South Beach, Snug Harbor, and Baltic Street Find "Art in Recovery"
Carl Blumenthal
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From August 7th through September 1st, the Snug Harbor Cultural Center in Staten Island hosted an exhibit of crafts called "The Arts of Recovery." Peer advocates from the Baltic Street Mental Health Board and clients of South Beach Psychiatric Center created ceramic plates and a wall tapestry with the help of two Snug Harbor Artists-in-Residence from Japan, Kaoru Motomiya and Manika Nagare.

The peer advocates work at South Beach Psychiatric Center. Other consumers from South Beach joined in the artwork and South Beach's advisory board, the Verrazano Foundation, oversaw the project. Both peer advocates and other consumers are part of a South Beach effort to prevent mental illness called "The Wellness Community."

No wonder the postcard announcing the opening was a photograph of hands, two dozen hands, of different sizes, shapes, and shades, a "laying on of hands," hands "making nice" to each other, a communal effort. This goes against the grain of our commercial art markets that demand a hierarchy of individual achievements (and failures).

For one of these group activities, Manika Nagare asked participants to bring old clothes, the raw material for a tapestry or wall hanging. They cut, tied, pasted, and sewed together pieces of material until they had an unruly tapestry. It looked like a ragtag theater curtain or the contour map of some imaginary country filled with hand imprints, trees, religious symbols, boats, maps, planets, tigers, tourist icons, and rumpled bouquets. Manika painted the portraits of her fiber artists as they worked and pasted the portraits on the wall hanging. If there were any doubt that this work had her "backing," Manika dispelled it.

Said Digna Quinones, one of the artists, "It opened a whole world for me, knowing I could create something by just sewing two pieces of material together. Manika gave me support to become an artist, to feel comfortable. I can take this back to my clients and help them put their own tapestry of recovery together."

Said Janice Jones, "I always created little things at home. I'm proud of myself. Out of the light and cold of the winter, when we first started talking about this project, came the nicest experiences. Our work is good enough to be in a museum and here it is." According to David Jorsling, "Because I'm from Trinidad Tobago, I wanted to make a carnival costume, sailor pants, without even thinking about [the sailors who retired at] Snug Harbor."

In her workshop, Kaoru Motomiya demonstrated the art of kin-tsugi, a technique of mending ceramics using Japanese sumac lacquer and gold powder. Each participant donated a broken, ceramic plate of personal value. The participants wrote about and dated their bad/good day stories on the plates, smashed them, and then glued them back together. Kaoru then engaged in a traditional Japanese tea ceremony to return peace of mind to the gathering. Like Manika's portraits, Kaoru's ceremony grounded the "young" artists.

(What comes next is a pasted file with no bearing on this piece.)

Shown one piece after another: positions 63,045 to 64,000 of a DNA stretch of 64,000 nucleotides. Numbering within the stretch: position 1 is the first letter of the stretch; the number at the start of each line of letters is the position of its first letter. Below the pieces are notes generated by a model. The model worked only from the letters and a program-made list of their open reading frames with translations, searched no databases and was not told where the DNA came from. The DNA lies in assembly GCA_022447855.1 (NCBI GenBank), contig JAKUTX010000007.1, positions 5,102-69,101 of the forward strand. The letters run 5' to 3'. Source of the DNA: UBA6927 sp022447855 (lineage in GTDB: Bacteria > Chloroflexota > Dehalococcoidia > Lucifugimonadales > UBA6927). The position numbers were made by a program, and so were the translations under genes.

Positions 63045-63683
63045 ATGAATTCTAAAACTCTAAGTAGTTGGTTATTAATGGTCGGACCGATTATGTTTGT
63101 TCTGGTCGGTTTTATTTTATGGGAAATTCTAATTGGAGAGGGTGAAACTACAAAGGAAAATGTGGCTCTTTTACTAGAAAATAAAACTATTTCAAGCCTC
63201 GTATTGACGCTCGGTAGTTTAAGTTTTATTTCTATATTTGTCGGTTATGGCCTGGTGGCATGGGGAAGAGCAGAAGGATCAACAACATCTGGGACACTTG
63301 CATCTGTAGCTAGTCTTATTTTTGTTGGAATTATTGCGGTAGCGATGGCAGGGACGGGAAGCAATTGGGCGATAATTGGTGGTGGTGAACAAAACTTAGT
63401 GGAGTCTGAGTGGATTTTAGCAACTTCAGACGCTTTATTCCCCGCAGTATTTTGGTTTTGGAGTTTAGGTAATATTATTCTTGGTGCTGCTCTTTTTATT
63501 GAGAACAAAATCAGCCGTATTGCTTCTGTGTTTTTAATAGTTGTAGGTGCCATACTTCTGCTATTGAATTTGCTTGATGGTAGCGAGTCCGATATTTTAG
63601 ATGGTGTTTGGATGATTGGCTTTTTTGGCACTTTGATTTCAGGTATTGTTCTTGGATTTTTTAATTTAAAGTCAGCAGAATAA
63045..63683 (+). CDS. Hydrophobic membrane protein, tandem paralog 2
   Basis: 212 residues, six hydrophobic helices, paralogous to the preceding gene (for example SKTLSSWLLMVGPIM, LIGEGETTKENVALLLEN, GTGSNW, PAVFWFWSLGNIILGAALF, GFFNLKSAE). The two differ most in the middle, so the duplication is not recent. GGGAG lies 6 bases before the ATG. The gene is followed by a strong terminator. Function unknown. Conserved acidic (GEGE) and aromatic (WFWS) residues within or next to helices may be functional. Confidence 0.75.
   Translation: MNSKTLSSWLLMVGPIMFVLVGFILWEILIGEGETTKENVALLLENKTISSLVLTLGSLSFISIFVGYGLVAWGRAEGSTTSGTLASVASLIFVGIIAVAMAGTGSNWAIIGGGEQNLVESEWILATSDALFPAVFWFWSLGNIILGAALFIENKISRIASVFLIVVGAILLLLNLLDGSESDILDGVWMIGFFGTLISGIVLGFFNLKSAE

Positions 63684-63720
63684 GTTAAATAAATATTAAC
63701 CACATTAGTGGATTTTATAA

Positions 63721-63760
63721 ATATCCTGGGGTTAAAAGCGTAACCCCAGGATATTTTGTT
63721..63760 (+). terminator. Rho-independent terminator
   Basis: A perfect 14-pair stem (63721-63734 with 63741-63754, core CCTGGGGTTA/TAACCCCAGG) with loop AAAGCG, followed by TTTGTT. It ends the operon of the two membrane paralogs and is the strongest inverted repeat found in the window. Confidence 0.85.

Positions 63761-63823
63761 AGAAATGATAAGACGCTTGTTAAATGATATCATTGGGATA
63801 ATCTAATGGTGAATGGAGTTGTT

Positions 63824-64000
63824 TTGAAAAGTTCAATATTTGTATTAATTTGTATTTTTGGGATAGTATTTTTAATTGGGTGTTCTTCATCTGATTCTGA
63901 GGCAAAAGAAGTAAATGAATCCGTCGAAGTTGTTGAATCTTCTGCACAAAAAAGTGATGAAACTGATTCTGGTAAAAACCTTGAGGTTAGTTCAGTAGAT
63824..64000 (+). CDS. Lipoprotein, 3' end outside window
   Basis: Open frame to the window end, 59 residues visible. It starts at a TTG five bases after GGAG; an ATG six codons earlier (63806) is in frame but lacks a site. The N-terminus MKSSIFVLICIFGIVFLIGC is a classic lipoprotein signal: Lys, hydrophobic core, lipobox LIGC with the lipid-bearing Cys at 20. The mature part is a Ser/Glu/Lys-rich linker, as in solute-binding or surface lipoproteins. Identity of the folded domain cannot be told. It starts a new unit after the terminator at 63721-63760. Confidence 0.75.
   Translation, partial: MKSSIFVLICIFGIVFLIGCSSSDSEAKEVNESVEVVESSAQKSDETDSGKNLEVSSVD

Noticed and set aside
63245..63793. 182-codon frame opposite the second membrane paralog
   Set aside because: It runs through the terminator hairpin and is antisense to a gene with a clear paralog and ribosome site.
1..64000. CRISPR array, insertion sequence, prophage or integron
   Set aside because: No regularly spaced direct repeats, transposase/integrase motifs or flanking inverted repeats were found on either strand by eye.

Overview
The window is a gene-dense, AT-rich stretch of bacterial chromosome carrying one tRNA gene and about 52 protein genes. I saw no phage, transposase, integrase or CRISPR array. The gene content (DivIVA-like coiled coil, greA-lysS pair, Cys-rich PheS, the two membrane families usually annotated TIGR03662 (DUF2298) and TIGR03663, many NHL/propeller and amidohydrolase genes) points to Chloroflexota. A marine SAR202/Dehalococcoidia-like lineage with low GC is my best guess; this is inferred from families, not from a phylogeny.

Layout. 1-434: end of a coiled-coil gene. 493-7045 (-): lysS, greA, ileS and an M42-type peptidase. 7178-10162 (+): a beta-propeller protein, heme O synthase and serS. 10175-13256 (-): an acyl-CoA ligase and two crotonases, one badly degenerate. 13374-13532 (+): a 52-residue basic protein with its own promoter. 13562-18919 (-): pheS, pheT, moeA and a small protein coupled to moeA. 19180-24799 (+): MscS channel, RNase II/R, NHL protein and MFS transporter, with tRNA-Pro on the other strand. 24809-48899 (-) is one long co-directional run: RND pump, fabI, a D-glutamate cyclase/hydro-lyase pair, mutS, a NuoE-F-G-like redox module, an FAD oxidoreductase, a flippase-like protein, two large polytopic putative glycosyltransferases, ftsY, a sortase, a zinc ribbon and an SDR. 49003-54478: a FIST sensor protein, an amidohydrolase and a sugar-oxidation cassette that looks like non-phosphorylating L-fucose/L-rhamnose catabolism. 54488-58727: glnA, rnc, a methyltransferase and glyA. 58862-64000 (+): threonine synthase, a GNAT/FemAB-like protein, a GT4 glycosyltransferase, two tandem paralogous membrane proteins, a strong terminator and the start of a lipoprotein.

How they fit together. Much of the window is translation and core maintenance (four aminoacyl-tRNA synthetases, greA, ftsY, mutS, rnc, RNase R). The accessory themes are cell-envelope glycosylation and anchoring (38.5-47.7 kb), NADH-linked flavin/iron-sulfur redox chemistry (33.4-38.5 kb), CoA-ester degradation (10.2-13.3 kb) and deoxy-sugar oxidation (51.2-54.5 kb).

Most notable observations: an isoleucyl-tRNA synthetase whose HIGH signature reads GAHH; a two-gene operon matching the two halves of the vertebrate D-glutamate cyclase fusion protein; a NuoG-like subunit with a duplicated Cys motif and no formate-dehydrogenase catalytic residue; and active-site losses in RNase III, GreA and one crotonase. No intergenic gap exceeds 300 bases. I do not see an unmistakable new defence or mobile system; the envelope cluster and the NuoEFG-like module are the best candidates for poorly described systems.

Some of the inscriptions were: Jamie is born. I never expected to be a father. July 7, 1998. (Ken) No fun in the sun, nothing for me. What a bummer. July 4, 2003. (David) Drafted into the army. July 20, 1964 (Marty)

I did not expect to find diary entries "served" on plates. "Food for thought" perhaps. But whether the handwriting was tight or flowing, arranged in straight lines or in circles, the stories fit the plates naturally. The plates reminded me of those samplers people used to hang in their homes, with their comforting slogans, such as "Home Sweet Home."

Only these artists don't take home for granted. Like the plates themselves, these artists may have been "cracked" once, but they are learning through the Wellness Community to put the pieces of their lives back together in a healthier whole.

Kenneth Byalin is president of the Verrazano Foundation, South Beach's community board. The foundation's goal is to improve recovery by reducing stigma through public education. He noted, "Snug Harbor had a grant for audience participation. We thought working with artists would help [patients] people in recovery discover or rediscover talents. Art is inspirational. It helps you see that recovery is possible. Through art they could show their potential as human beings. Snug Harbor turned out to be a safe place for consumers to go without stigma."

Kenneth took pains to distinguish between these art-making exercises and art therapy, no doubt because some hospitals only use art therapy to distract patients. Yet, the best art therapists encourage the artists in all their clients to blossom. (For example, see the article in this issue about the Creative Arts Therapy Committee of the Brooklyn Mental Health Council.)

Art educators and therapists help people in recovery "discover or rediscover talents," in Kenneth's words. The point is not who gets to call their work "art" or is lucky enough to put it in a museum. The point is the process. What makes the process special at Snug Harbor and South Beach is that it's a group process; one that still allows for individual expression. Let's congratulate all the groups involved for nourishing this process.
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